George Orwell's 1984 gets a feminist reckoning and the British monarchy gets a juicy overview in Miriam Sallon's book picks for November
Julia by Sandra Newman
The trend for feminist re-writes has long been upon us: Pat Barker’s The Silence of the Girls, Madeline Miller’s Song of Achilles, Jennifer Saint’s Atalanta to name a very few.
While a brilliant idea in its inception, there’s now a sense of jumping on the bandwagon, looking for new ways to sell old stories. But in the case of Julia, Sandra Newman resolves a problem that has beleaguered the seminal 1984 since its publication.
Orwell created a terrifying totalitarian nightmare, but it is very much a man’s dystopia. Julia might be considered the lead supporting role but she is, as Noah Berlatsky wrote, nothing more than a manic pixie dream girl, a tool for Winston Smith to self-actualise.
Newman doesn’t discredit Winston's story—rather she enriches it, lending a female experience so that the two novels might be presented as one series, from the perspective, first of earnest Winston, and then of savvy and cynical Julia.
On the surface Julia is a loyal and dedicated party comrade: An enthusiastic member of the Anti-Sex League, she attends all the marches and screams with vitriol during the daily Two Minutes Hate. But, hiding behind her dogged loyalty, she shops on the black market and secretly satisfies her sexual lust with multiple partners. When she is picked out by the Thought Police as an ideal secret operative, she believes this is her destiny. She is special, and for this the state will surely reward her.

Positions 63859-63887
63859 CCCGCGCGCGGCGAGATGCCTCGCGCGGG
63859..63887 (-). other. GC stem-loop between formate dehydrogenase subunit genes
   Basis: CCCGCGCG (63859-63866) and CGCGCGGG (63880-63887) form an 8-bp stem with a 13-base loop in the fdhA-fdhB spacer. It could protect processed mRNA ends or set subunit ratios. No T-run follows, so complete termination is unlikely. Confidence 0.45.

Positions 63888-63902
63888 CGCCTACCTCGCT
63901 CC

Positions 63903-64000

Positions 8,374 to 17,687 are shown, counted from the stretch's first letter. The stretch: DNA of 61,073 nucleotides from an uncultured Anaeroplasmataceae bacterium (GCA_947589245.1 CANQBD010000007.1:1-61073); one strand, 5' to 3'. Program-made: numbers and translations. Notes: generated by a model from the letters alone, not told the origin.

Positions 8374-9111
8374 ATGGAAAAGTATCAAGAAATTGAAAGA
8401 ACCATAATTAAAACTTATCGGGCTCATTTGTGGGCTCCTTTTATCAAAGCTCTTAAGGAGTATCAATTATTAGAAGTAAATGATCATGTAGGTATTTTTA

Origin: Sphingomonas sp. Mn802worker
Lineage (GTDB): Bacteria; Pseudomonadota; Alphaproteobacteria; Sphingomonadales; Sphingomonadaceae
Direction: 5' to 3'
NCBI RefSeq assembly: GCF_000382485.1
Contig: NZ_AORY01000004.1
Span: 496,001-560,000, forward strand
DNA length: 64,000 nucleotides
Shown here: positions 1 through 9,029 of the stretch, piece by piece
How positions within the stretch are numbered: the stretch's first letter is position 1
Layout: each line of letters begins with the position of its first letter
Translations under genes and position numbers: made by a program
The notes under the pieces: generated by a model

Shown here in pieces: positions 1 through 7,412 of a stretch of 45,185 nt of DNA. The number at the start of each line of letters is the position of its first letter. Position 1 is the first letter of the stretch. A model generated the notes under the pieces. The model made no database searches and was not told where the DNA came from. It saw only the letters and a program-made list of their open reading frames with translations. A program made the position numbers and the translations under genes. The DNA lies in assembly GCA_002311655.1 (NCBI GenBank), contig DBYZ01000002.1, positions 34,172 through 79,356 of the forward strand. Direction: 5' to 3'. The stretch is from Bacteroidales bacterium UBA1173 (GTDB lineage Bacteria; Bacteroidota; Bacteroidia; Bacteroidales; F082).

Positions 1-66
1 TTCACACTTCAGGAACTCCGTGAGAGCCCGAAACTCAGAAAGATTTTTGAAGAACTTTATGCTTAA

"In lending a new perspective, Newman creates a more complex and, arguably, more disturbing image"
Julia’s relationship with Big Brother is decidedly more complicated than that of Orwell’s Winston. She is not simply waking up to the injustices of the party—she has always known that the party is unjust, she just thinks the best way out is in; with more power would come more freedom. Despite initially feeling more distorted—even the good guys are bad guys—this somehow also creates more room for hope than Orwell allowed and, stranger still, more humour.
The two narratives don’t just run in tandem. Newman does well to lattice her story with some of Orwell’s unexplained details; Why is Julia’s arm in a sling when she and Winston first make contact, and why does Winston’s blindly devout neighbour shout “Down with Big Brother” in his sleep? It’s as if Orwell were hoping someone would take these hints to follow up with a sequel.
There’s no doubt that Orwell’s ideas were revelatory, and Newman is certainly standing on the shoulders of an eminent giant. But in lending a new perspective, she creates a more complex and, arguably, more disturbing image.
Unruly: A history of England's kings and queens by David Mitchell
Don’t know your Henry V from your Edward III? Not sure how and when England became England, or indeed English became English? Well, this is the book for you. Sort of. Á la Horrible Histories, except with a lot more swearing and authorly anecdotes, David Mitchell runs us through the creation of the monarchy and England’s borders, right from the Romans’ withdrawal in 410 to Queen Elizabeth I’s supposedly virginal reign.
It’s less a love letter to royalty than an explanation of how we as a nation came so ardently to identify with one very rich, supposedly divinely chosen family.
Much like a soap opera, it’s hard to keep up at first, not just because there’s very little proof of who was doing what and where, but because the names and territories change so regularly. Mitchell seems well aware of this, so the first few hundred years are whizzed through—a handful of Edwards, Edgars and Henrys, and one Cnut, all grabbing and ceding power, back and forth.